Spices can make or break your cooking, but they can be pricey and/or stale. You can save money and kick your cooking up a notch by learning how to choose bulk spices.
First, why not just buy pre-packaged mixes and bottles of ground spices? Legally, spice mixes can have up to 20% impurities. Ew. Not only that, but they can contain fillers (including gluten) and MSG. They’ve often been on the shelf for who knows how long, exposed to light and heat and losing the volatile oils that make or break their flavor.
All that said, there are some mixes I keep on hand, like Simply Asia’s Sweet Ginger Garlic (which I buy at Costco when they have it), as well as a couple of barbecue rubs by Grill Mates. That said, I’ve found you can make some pretty amazing rubs from scratch easily with individual spices and some brown sugar.
A great way to buy spices are bulk spice bins. You can sniff to see if they’re fresh easily, and buy only what you need. Don’t be sticking your nose down in there, though! First, that’s unsanitary (ew). Second, you’ll sneeze your head off! Lol When you get your nose near it use your hand to waft the scent over to you. It may make your nose burn and your eyes water.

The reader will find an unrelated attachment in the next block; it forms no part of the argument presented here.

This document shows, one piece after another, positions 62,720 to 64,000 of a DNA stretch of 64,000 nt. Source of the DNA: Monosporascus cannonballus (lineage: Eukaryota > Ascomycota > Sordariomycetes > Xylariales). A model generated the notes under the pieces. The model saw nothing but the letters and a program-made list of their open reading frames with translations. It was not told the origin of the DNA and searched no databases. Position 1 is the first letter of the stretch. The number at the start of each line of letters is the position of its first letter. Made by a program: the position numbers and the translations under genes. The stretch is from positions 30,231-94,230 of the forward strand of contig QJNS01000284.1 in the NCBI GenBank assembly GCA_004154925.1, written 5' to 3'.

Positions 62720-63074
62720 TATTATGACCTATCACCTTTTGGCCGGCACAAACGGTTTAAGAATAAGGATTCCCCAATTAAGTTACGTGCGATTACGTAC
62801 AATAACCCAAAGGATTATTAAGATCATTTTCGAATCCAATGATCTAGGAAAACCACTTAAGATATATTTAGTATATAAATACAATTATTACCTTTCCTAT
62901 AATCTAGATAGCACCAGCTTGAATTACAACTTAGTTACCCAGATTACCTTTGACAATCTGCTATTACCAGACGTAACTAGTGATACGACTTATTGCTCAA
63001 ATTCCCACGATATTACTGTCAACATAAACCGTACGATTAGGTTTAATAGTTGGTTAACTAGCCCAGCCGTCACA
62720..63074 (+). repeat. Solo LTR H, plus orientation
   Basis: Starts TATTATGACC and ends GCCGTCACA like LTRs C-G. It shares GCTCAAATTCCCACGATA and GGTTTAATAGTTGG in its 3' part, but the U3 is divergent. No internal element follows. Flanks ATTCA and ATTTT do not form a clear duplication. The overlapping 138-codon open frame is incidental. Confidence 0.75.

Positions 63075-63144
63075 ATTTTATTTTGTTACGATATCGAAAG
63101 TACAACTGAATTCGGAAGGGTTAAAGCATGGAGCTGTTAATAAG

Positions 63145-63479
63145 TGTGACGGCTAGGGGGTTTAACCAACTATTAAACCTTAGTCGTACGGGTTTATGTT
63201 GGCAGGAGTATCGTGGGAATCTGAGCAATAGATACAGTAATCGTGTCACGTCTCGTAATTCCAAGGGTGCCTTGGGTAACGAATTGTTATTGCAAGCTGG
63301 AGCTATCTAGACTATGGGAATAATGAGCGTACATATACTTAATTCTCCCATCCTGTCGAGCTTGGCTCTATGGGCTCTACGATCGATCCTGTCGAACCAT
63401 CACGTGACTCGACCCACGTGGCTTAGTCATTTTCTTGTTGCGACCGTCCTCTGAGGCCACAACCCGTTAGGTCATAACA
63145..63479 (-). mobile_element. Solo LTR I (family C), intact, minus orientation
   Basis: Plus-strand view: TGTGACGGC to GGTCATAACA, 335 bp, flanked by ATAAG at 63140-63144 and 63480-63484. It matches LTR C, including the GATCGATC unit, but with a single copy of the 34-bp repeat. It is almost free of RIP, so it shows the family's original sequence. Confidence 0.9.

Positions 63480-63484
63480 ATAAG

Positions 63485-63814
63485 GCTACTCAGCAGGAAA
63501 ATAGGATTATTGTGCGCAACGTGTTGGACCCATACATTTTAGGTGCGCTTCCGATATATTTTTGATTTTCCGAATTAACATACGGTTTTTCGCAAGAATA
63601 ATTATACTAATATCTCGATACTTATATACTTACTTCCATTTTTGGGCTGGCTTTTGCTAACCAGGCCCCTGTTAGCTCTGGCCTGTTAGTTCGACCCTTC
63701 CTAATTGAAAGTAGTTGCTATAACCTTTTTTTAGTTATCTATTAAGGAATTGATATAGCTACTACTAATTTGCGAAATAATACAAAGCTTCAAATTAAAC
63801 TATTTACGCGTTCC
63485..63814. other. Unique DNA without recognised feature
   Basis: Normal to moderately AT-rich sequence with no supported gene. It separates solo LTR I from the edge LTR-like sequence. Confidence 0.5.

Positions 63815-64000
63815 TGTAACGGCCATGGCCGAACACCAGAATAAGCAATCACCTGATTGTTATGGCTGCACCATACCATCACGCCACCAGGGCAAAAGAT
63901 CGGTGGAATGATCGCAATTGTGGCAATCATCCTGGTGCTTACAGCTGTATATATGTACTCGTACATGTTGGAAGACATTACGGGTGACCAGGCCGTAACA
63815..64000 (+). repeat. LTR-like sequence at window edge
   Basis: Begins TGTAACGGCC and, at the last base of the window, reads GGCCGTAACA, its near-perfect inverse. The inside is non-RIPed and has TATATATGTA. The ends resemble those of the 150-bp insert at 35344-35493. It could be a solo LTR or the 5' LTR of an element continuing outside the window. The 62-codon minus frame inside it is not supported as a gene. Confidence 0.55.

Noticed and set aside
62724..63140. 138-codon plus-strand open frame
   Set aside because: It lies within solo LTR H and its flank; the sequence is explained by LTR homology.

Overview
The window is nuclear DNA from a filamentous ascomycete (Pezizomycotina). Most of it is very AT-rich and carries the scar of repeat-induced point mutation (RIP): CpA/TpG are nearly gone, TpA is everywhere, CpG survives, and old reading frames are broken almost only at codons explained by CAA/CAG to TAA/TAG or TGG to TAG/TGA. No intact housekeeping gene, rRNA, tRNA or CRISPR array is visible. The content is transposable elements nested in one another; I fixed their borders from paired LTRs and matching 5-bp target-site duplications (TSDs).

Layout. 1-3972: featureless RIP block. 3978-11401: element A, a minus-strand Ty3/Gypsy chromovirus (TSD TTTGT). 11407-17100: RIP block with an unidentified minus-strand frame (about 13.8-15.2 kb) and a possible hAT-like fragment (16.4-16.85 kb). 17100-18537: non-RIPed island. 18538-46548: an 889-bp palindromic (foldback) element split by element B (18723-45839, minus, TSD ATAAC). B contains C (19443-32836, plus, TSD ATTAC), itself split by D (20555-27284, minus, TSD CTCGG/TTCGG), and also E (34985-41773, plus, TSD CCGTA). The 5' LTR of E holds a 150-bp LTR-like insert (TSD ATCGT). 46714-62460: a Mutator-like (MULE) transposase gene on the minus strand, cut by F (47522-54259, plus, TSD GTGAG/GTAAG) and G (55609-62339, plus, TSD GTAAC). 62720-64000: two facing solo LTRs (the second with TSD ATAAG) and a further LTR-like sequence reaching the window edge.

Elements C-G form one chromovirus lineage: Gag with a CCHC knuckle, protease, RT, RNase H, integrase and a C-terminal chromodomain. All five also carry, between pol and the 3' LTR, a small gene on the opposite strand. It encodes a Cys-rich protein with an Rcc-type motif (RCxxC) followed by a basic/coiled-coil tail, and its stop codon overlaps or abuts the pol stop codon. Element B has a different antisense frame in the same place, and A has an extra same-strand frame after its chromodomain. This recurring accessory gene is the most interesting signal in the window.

If your grocery store has bulk spices, you’re in luck! If not, you can try ethnic stores, spice stores, or food co-ops. Be careful with gourmet shops, they’re often over-priced. You can also order online from places like Mountain Rose Herbs. Be sure to label exactly what each baggy of spice is, along with the number of the bin. I promise you when you get home you’ll get confused as to which is which, otherwise. (Cough. Been there, done that! Lol)
I know, when you see peppercorns for $10 a pound it looks scary, but a small bag will last months and cost a dollar or less. As a matter of fact, you can get all the spices I list below for probably well under $20 for the very small amounts you’ll need, and that will be far less than buying them by the bottle. A little goes a long way.
If you like plants you can even grow some of your own fresh spices, like thyme, basil, oregano, and sage. They smell good and they’re pretty, as well as useful.